UK imports could face three-day delays at ports after Brexit, BRC warns
Measures to tackle red tape and improve imports need to be put in place before Brexit to stop food price rises, a business lobbying body has warned.
More than three quarters of food imported by the UK comes from European Union countries and will be covered by new customs arrangements after Britain leaves in 2019.
But the British Retail Consortium has said delays, disruption or additional costs could “affect availability on the shelves, increase waste and push prices up”.
In a report setting out its goals for the future customs relationship, the BRC warned that a “no deal” scenario, or a transitional period to implement the new system, could result in major delays getting perishable products such as food across borders.
Leaving the EU will mean that annual customs declarations are estimated to rise from 55 million to 255 million and the BRC said a “no deal” situation could result in delays of up to three days at ports.
Exiting the EU on World Trade Organisation terms, without a deal with Brussels, would lead to 180,000 extra firms being drawn into customs declarations for the first time.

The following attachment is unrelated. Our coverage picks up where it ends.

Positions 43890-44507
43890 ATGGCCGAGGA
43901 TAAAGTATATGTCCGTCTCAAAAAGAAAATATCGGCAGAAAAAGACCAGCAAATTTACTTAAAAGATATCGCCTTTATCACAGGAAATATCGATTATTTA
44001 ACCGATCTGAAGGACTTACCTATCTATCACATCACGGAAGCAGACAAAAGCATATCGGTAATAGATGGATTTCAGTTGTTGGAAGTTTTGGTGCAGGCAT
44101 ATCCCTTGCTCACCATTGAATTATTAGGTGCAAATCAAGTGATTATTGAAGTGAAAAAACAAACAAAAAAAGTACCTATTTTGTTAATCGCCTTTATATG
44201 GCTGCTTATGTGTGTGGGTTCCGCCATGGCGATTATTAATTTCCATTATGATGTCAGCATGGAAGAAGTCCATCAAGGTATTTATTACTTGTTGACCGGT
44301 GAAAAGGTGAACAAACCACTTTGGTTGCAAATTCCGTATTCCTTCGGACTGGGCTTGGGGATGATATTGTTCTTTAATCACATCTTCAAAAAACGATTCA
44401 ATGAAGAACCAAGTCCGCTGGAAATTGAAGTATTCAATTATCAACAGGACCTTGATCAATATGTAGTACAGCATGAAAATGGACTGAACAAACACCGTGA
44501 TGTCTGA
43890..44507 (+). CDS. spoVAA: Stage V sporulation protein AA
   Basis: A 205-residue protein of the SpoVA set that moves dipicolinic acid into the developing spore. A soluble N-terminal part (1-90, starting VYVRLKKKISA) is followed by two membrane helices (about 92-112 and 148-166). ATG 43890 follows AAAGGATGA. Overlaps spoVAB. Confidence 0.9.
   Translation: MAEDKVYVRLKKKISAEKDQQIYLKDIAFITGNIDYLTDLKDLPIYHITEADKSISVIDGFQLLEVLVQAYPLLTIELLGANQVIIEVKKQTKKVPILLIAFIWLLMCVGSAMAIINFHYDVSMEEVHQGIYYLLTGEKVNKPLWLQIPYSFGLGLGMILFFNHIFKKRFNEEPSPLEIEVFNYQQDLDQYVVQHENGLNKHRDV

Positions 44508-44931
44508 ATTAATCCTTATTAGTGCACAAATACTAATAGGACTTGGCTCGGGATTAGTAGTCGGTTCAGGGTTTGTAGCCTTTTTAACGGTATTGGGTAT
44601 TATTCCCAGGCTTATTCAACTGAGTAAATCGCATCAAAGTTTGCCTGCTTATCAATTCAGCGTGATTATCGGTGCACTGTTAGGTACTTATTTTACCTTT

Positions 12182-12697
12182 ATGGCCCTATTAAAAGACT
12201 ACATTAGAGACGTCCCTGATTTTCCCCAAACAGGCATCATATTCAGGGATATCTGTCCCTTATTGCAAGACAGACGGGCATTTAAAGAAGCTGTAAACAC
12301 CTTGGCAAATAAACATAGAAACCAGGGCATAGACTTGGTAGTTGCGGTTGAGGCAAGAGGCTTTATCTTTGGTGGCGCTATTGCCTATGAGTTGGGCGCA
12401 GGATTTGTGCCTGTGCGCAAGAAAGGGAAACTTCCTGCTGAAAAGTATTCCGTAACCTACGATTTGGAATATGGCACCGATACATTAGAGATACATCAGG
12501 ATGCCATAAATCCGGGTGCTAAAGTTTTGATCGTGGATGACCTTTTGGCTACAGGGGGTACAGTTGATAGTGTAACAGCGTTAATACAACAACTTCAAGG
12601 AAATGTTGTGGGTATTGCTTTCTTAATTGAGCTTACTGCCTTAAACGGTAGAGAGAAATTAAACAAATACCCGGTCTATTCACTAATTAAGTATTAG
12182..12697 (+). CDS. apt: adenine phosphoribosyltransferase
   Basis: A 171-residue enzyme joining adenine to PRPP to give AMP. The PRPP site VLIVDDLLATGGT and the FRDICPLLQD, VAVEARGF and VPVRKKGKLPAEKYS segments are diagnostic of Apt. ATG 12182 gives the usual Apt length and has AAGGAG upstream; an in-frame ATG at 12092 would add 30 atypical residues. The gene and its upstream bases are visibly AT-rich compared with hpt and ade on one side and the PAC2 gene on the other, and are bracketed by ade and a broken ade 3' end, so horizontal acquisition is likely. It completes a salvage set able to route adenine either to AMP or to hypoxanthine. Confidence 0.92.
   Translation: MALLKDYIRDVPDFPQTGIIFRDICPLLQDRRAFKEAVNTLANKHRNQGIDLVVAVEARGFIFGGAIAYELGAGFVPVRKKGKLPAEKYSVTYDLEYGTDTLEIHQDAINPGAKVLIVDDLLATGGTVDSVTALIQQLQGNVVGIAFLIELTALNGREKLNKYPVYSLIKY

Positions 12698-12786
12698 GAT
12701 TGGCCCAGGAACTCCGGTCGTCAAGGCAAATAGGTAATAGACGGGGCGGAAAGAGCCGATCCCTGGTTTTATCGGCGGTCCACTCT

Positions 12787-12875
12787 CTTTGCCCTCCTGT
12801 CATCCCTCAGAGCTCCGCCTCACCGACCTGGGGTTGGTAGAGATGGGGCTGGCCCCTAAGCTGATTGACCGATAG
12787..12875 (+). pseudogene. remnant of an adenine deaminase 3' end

As well as a customs agreement, the BRC highlighted the need for deals with Brussels on health and veterinary checks, security, VAT and haulage.
BRC chief executive Helen Dickinson said: “A strong deal on customs is absolutely essential to deliver a fair Brexit for consumers. Whilst the government has acknowledged the need to avoid a cliff-edge after Brexit day, a customs union in itself won’t solve the problem of delays at ports.
“So to ensure supply chains are not disrupted and goods continue to reach the shelves, agreements on security, transit, haulage, drivers, VAT and other checks will be required to get systems ready for March 2019.
“We want to work with the government to develop a system which works for consumers, so that there’s no difference in terms of the availability of affordable, quality products when they make purchases or visit stores post-Brexit.”